Sahel said the two injured children were critically injured and had been moved to a hospital in Kandahar for treatment.
The Taliban have not yet commented.
New police chiefs were appointed to 100 districts across 29 provinces on Saturday during a ceremony at the Presidential Palace.
President Ashraf Ghani, First Vice President Amrullah Saleh and National Security Adviser Hamdullah Mohib addressed the ceremony.
Mohib said the police commanders were selected in a transparent process by a committee appointed by Ghani.
He told the commander that they were waging a “just” struggle and their actions would reflect on the country.
Zia Asi, head of the Office of the National Security Council’s Security Sector Development, said that the entire appointment process took 45 working days.
Addressing the new commanders, Ghani said that as they move to the districts, there will be motivation, management, commitment and mobility that will be unparalleled in Afghanistan’s history.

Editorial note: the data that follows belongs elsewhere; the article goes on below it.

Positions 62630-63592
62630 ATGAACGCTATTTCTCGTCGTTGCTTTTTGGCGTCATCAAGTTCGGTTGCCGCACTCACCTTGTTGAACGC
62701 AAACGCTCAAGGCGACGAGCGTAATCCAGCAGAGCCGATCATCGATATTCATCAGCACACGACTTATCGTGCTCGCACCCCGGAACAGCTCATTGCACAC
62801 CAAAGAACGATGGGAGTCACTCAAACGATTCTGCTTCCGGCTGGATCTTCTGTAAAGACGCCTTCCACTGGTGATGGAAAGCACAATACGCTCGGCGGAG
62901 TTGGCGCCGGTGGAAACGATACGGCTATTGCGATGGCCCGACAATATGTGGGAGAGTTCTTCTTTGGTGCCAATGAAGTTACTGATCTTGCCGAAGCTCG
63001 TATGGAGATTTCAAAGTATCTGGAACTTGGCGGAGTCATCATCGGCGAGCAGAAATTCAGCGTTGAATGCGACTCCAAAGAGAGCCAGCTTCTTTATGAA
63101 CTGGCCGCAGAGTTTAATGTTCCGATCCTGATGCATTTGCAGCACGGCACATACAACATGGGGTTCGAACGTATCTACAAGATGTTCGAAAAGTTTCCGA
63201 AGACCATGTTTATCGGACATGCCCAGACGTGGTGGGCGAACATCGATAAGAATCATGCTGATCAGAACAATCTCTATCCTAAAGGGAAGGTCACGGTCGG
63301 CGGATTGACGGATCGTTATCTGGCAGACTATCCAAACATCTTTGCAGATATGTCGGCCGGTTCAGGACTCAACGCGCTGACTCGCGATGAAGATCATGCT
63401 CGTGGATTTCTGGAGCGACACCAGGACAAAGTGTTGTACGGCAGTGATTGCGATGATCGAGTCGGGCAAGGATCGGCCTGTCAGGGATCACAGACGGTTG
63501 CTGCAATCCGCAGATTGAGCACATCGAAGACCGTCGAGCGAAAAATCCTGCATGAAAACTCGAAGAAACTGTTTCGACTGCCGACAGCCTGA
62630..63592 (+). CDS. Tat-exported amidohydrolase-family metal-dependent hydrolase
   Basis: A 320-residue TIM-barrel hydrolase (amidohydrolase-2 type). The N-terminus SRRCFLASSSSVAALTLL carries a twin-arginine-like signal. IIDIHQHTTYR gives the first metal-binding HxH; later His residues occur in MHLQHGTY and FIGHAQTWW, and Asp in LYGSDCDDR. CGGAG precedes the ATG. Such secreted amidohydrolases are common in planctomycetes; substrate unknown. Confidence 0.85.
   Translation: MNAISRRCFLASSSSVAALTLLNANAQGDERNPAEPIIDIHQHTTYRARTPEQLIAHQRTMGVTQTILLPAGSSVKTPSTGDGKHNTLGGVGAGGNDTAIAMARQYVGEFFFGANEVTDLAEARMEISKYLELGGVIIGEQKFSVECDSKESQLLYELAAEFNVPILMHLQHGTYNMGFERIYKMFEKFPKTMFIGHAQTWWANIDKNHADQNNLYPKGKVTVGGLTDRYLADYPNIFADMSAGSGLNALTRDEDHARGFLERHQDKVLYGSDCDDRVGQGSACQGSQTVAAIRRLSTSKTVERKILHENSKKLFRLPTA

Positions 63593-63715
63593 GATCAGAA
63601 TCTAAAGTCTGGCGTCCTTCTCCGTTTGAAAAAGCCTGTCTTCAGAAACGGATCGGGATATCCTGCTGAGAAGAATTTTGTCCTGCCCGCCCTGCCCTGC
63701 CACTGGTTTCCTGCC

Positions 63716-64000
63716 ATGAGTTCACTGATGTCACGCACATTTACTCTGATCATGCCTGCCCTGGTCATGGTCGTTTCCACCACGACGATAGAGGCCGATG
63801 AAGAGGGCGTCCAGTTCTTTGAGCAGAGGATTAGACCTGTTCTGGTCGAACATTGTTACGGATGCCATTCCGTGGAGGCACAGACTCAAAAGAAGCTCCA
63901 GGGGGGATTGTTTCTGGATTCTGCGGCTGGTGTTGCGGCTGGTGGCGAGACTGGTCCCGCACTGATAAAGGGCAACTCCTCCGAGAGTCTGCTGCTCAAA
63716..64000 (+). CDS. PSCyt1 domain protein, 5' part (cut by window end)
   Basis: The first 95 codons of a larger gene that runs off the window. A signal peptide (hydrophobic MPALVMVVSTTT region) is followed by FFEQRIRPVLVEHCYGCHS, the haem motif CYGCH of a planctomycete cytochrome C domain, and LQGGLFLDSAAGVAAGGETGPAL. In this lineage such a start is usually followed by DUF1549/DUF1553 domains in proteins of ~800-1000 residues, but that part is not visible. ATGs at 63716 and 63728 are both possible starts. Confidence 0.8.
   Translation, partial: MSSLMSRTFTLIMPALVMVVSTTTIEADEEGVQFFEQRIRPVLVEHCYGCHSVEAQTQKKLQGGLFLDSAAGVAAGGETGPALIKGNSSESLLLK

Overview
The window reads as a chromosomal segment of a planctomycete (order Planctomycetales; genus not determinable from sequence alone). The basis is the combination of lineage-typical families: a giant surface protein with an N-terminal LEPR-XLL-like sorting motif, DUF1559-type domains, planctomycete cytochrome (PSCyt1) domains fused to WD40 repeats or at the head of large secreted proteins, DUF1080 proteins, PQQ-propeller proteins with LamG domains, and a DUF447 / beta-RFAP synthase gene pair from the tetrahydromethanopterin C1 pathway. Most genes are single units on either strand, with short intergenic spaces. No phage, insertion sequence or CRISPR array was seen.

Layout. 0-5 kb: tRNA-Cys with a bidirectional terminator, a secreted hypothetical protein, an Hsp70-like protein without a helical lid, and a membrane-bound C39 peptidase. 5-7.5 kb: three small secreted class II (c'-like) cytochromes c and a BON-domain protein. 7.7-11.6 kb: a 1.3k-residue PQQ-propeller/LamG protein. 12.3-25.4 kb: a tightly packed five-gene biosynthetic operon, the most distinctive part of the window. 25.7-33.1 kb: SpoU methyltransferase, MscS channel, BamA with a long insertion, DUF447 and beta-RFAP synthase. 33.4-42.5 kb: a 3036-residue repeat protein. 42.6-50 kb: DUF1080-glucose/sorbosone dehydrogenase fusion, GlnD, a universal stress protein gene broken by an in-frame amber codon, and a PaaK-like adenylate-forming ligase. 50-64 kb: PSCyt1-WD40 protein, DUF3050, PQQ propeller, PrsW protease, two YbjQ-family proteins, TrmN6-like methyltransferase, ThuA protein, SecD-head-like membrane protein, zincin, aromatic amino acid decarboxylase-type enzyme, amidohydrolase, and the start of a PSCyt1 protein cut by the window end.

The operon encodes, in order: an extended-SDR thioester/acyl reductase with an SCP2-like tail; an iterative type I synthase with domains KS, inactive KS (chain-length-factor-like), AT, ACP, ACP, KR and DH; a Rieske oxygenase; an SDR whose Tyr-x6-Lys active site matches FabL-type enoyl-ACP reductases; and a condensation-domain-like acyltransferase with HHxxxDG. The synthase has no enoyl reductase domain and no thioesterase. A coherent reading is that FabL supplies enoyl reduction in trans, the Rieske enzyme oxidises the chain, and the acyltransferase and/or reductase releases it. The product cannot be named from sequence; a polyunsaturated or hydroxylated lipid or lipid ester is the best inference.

“You have been elected because you believe in the country with all your heart and have made sacrifices. The nation wants commitment and sacrifice, and you are the children of commitment and sacrifice,” Ghani said.
He assured the new commanders that they have the support of the national security and defence officials in their fight against the enemies of the country.
Xinhua reports that the pine nut business has changed the lives of the Nuristan farmers since Afghanistan started exporting it to China via the air corridor.
Khost, Paktika and Paktika provinces are known for their quality pine nuts production, but since the opening of the air corridor with China in 2018, plantations have also developed in Nuristan, Laghman, Kapisa and other provinces.
Nuristan businessman Marouf Khan told Xinhua, “Pine nut exports to China over the past couple of years have increased the country’s income and also changed living conditions of those involved in the business.”
Presently many local farmers are working to collect and process pine nuts.
“If the people of Nuristan with the support of government protect and develop the pine nut forests and properly process it with modern machines, definitely they will earn enough livelihood much more than expected to change their living conditions,” Khan told Xinhua.
Since Nuristani farmers started exporting pine nuts, local investments have increased as have job opportunities and incomes.
The provincial agriculture department expected produce to be over 200 tons this year.